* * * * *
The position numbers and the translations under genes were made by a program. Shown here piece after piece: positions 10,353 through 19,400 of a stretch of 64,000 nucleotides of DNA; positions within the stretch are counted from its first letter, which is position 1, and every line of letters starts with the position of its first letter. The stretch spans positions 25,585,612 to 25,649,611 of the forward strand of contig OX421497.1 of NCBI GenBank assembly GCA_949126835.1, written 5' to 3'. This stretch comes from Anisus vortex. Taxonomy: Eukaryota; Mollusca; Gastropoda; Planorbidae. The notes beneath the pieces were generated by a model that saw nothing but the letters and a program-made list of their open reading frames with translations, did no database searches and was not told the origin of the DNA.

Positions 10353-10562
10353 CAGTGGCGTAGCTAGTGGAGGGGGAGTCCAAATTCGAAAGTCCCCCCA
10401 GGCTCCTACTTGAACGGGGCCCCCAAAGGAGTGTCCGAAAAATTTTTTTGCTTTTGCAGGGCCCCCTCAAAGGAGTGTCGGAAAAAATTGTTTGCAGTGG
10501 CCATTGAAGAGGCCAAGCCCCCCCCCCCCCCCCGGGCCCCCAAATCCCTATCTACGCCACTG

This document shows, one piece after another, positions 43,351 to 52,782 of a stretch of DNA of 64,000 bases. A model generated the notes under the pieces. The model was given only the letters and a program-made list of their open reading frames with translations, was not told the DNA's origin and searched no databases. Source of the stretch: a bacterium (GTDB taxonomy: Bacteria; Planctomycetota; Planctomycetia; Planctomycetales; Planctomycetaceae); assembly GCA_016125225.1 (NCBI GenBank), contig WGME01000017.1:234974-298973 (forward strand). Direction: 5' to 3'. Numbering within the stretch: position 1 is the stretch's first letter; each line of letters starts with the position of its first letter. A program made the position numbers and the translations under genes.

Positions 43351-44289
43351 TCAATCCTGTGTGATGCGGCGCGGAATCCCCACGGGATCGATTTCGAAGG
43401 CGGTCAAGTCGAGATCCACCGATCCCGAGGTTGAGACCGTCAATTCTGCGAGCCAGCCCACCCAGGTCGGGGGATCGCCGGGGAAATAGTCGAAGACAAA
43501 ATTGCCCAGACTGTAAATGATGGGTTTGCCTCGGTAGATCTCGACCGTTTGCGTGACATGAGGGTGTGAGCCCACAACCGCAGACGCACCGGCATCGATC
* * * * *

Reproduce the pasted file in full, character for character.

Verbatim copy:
The position numbers and the translations under genes were made by a program. Shown here piece after piece: positions 10,353 through 19,400 of a stretch of 64,000 nucleotides of DNA; positions within the stretch are counted from its first letter, which is position 1, and every line of letters starts with the position of its first letter. The stretch spans positions 25,585,612 to 25,649,611 of the forward strand of contig OX421497.1 of NCBI GenBank assembly GCA_949126835.1, written 5' to 3'. This stretch comes from Anisus vortex. Taxonomy: Eukaryota; Mollusca; Gastropoda; Planorbidae. The notes beneath the pieces were generated by a model that saw nothing but the letters and a program-made list of their open reading frames with translations, did no database searches and was not told the origin of the DNA.

Positions 10353-10562
10353 CAGTGGCGTAGCTAGTGGAGGGGGAGTCCAAATTCGAAAGTCCCCCCA
10401 GGCTCCTACTTGAACGGGGCCCCCAAAGGAGTGTCCGAAAAATTTTTTTGCTTTTGCAGGGCCCCCTCAAAGGAGTGTCGGAAAAAATTGTTTGCAGTGG
10501 CCATTGAAGAGGCCAAGCCCCCCCCCCCCCCCCGGGCCCCCAAATCCCTATCTACGCCACTG

This document shows, one piece after another, positions 43,351 to 52,782 of a stretch of DNA of 64,000 bases. A model generated the notes under the pieces. The model was given only the letters and a program-made list of their open reading frames with translations, was not told the DNA's origin and searched no databases. Source of the stretch: a bacterium (GTDB taxonomy: Bacteria; Planctomycetota; Planctomycetia; Planctomycetales; Planctomycetaceae); assembly GCA_016125225.1 (NCBI GenBank), contig WGME01000017.1:234974-298973 (forward strand). Direction: 5' to 3'. Numbering within the stretch: position 1 is the stretch's first letter; each line of letters starts with the position of its first letter. A program made the position numbers and the translations under genes.

Positions 43351-44289
43351 TCAATCCTGTGTGATGCGGCGCGGAATCCCCACGGGATCGATTTCGAAGG
43401 CGGTCAAGTCGAGATCCACCGATCCCGAGGTTGAGACCGTCAATTCTGCGAGCCAGCCCACCCAGGTCGGGGGATCGCCGGGGAAATAGTCGAAGACAAA
43501 ATTGCCCAGACTGTAAATGATGGGTTTGCCTCGGTAGATCTCGACCGTTTGCGTGACATGAGGGTGTGAGCCCACAACCGCAGACGCACCGGCATCGATC